It would be ridiculous to expect the media not to be biased.
In fact, a robust, diversely opinionated media is a sign of a vibrant democracy, subject to two provisos. First, government should not control the media. Second, the media should not be the subject of a monopoly. As media moguls become a threatened species, any danger of monopoly by owners is a thing of the past (The liberalisation of the cross-media rules has not resulted in the feared Packer/Murdoch duopoly; James Packer has even vacated the field.)
What has been and is far more threatening is an ideological monopoly, which seemed to be on the cards in the ’90s. When the service of those robust columnists, former Labor minister Peter Walsh and former Nationals senator John Stone were removed from the Financial Review, the result was that almost no conservative commentators regularly appeared in any of our leading newspapers. Then, in 1999, almost all of the mainline media, with a handful of exceptions, campaigned for a Yes vote, even in their news columns and broadcasts.
CP Scott’s formulation of the fundamental ethical rule applies equally to radio: “Comment is free, but facts are sacred”. Of course, commercial radio talk back will be biased. But it may be biased in comment only, and neither in the news nor in the presentation of facts.
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This serves the listener well. Issues that arise first on talkback can be of crucial importance, aided by John Howard’s decision not to leave communication with the electorate to press gallery interpretation. For example, one presenter has long been campaigning about the national retail duopoly which it claims is killing small business through predatory pricing. Another campaign is about water, a campaign which was being pushed well before it became fashionable.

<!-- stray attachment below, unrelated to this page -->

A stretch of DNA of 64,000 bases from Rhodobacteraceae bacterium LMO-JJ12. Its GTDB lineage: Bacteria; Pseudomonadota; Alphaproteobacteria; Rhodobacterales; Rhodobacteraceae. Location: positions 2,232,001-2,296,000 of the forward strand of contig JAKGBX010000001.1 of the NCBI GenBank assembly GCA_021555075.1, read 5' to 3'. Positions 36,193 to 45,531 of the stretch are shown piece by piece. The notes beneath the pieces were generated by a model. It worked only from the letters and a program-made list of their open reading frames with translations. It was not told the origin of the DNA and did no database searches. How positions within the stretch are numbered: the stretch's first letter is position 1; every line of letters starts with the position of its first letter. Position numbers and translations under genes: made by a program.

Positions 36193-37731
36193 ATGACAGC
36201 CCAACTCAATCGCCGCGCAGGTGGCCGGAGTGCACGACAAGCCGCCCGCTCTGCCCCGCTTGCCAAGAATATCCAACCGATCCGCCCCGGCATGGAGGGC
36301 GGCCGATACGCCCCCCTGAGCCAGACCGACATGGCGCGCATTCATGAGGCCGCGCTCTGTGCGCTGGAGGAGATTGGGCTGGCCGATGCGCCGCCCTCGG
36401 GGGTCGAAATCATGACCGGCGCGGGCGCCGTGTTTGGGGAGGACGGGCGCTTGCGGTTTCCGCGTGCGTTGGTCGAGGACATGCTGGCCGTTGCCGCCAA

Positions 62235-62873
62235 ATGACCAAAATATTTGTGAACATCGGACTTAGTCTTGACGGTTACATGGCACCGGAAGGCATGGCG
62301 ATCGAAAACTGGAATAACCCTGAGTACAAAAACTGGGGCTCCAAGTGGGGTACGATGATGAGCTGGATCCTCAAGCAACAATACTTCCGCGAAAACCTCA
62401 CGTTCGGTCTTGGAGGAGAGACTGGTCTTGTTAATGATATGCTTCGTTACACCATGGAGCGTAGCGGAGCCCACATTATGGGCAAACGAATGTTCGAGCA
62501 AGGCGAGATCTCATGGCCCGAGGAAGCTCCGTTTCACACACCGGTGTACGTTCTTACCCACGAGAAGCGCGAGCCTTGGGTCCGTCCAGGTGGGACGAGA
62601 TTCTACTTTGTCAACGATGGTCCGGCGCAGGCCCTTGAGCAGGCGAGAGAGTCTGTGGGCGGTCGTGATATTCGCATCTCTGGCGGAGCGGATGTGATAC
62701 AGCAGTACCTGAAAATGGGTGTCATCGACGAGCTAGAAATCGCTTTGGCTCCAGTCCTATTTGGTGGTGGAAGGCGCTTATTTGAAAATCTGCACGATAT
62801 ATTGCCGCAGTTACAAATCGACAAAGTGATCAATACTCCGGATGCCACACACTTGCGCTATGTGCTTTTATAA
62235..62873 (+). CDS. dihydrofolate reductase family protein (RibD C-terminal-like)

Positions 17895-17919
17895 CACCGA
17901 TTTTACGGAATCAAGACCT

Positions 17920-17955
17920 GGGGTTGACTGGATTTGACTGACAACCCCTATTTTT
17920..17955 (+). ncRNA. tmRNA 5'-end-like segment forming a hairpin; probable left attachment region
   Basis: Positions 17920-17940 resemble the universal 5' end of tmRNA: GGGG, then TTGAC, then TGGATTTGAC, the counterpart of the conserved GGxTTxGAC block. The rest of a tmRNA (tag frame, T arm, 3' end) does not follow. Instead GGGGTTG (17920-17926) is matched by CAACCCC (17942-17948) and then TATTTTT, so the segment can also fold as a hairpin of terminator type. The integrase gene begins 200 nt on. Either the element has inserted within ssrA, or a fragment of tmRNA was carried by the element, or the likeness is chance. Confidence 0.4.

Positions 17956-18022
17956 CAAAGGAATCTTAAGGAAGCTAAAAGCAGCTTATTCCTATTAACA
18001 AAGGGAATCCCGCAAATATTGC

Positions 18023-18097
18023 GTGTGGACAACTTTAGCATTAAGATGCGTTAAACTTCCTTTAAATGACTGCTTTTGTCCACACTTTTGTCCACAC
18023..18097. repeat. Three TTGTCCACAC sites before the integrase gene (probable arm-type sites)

And radio offers a wide diversity of views. True, presenters from the left (eg Mike Carlton) tend to rate poorly compared with their direct competition, but that is listener choice. (That is not the only factor — there is listener loyalty which is earned through thorough preparation, the ability to be tough even with allies, and to be punctilious in answering listeners. Listeners soon spot the passive unprepared talkback presenter who responds with the first thing that comes into his head, and can’t be bothered to answer his mail.)
The ABC is in a somewhat different position to commercial broadcasters. As a public broadcaster, the ABC is not, of course, entitled to have an editorial line. And in an ideal world, the ABC would complement rather than compete with the commercial media. In any event, if the ABC must have talkback, then it must ensure that presenters either have no views, which would be dull or that a range of presenters’ views are offered.
This is still not being achieved on ABC TV, where only once a week, if that, is a conservative voice heard from the ABC side. (This is The Insiders program, on which one of the four voices is usually conservative.) In Sydney, the only conservative radio commentator on ABC radio seems to be Michael Duffy. If he is indeed the only one, it would be just as wrong if there were only one left commentator.